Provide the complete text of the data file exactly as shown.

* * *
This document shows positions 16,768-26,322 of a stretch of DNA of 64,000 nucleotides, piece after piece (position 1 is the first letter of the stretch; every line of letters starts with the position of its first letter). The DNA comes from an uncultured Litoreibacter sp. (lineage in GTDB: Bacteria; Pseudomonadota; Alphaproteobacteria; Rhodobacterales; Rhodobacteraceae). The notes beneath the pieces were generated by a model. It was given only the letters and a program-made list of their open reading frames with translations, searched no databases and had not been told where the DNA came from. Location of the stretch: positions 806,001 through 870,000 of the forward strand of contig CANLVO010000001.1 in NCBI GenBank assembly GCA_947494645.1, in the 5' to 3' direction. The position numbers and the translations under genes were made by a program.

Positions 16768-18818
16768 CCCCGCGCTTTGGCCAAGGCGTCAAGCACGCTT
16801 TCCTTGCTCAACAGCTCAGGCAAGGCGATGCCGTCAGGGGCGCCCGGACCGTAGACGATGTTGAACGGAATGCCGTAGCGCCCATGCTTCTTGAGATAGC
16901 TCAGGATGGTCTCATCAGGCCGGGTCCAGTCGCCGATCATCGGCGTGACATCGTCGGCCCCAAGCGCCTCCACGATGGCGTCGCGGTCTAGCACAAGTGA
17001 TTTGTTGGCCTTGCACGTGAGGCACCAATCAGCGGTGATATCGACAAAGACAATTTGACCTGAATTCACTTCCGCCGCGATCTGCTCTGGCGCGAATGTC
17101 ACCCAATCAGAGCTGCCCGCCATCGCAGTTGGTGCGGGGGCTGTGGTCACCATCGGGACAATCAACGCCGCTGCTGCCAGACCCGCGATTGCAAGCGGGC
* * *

This document shows positions 16,768-26,322 of a stretch of DNA of 64,000 nucleotides, piece after piece (position 1 is the first letter of the stretch; every line of letters starts with the position of its first letter). The DNA comes from an uncultured Litoreibacter sp. (lineage in GTDB: Bacteria; Pseudomonadota; Alphaproteobacteria; Rhodobacterales; Rhodobacteraceae). The notes beneath the pieces were generated by a model. It was given only the letters and a program-made list of their open reading frames with translations, searched no databases and had not been told where the DNA came from. Location of the stretch: positions 806,001 through 870,000 of the forward strand of contig CANLVO010000001.1 in NCBI GenBank assembly GCA_947494645.1, in the 5' to 3' direction. The position numbers and the translations under genes were made by a program.

Positions 16768-18818
16768 CCCCGCGCTTTGGCCAAGGCGTCAAGCACGCTT
16801 TCCTTGCTCAACAGCTCAGGCAAGGCGATGCCGTCAGGGGCGCCCGGACCGTAGACGATGTTGAACGGAATGCCGTAGCGCCCATGCTTCTTGAGATAGC
16901 TCAGGATGGTCTCATCAGGCCGGGTCCAGTCGCCGATCATCGGCGTGACATCGTCGGCCCCAAGCGCCTCCACGATGGCGTCGCGGTCTAGCACAAGTGA
17001 TTTGTTGGCCTTGCACGTGAGGCACCAATCAGCGGTGATATCGACAAAGACAATTTGACCTGAATTCACTTCCGCCGCGATCTGCTCTGGCGCGAATGTC
17101 ACCCAATCAGAGCTGCCCGCCATCGCAGTTGGTGCGGGGGCTGTGGTCACCATCGGGACAATCAACGCCGCTGCTGCCAGACCCGCGATTGCAAGCGGGC